Incentives matter — medical testing division

A study at the Duke University Medical Center finds that physicians with financial interests in magnetic resonance imaging (MRI) equipment are more likely to suggest MRI scans for their patients. As reported in Men’s Journal:

… out of 700 MRIs conducted on people who had no previous MRIs or surgeries, one-quarter of the scans ordered by docs with no financial ties came back negative, meaning the test couldn’t find anything wrong with the patient. Physicians who owned imaging equipment, on the other hand, had 33 percent negative results, a significant jump, say the researchers, showing that financially driven doctors are ordering more tests than they should.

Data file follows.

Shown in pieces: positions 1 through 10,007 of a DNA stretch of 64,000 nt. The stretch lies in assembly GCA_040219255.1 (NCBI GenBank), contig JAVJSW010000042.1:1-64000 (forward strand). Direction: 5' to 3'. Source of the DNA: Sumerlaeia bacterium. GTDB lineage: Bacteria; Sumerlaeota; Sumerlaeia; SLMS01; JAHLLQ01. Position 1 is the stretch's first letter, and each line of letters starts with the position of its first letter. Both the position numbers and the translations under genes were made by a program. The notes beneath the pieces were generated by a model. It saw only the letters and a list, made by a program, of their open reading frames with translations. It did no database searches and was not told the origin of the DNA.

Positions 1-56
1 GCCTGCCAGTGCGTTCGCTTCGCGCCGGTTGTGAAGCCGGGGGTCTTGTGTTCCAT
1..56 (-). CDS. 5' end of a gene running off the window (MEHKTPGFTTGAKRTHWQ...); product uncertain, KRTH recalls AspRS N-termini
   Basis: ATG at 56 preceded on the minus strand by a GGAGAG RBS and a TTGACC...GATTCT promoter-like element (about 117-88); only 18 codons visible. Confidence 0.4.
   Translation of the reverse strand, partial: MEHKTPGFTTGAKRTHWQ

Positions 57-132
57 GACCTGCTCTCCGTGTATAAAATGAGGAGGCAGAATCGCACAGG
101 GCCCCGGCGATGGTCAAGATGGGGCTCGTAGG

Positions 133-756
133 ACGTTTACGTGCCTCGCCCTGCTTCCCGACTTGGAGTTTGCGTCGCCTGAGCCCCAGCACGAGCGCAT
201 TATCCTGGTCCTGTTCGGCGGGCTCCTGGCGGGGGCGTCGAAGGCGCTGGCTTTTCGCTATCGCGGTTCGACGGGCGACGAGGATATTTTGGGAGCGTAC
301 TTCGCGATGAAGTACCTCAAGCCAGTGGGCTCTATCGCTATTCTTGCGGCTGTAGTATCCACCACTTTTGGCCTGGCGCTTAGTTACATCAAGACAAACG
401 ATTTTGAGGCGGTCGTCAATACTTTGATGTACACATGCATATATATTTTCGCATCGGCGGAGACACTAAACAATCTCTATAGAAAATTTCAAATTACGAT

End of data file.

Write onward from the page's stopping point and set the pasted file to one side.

MRI testing is expensive; those who get the scans must shell out either insurance co-pays or upwards of $1,000 out-of-pocket. “Patients tend to accept that these downsides go along with following their doctor’s advice,” says Dr. Matthew Lungren. “But few consider that they may be agreeing to, and possibly paying for, an unnecessary MRI, and that some of a physician’s motivation for ordering it may be tied to financial reward.” Doctors aren’t required to disclose whether they own imaging equipment, nor do they have to tell patients whether they get financial kickbacks from imaging centers.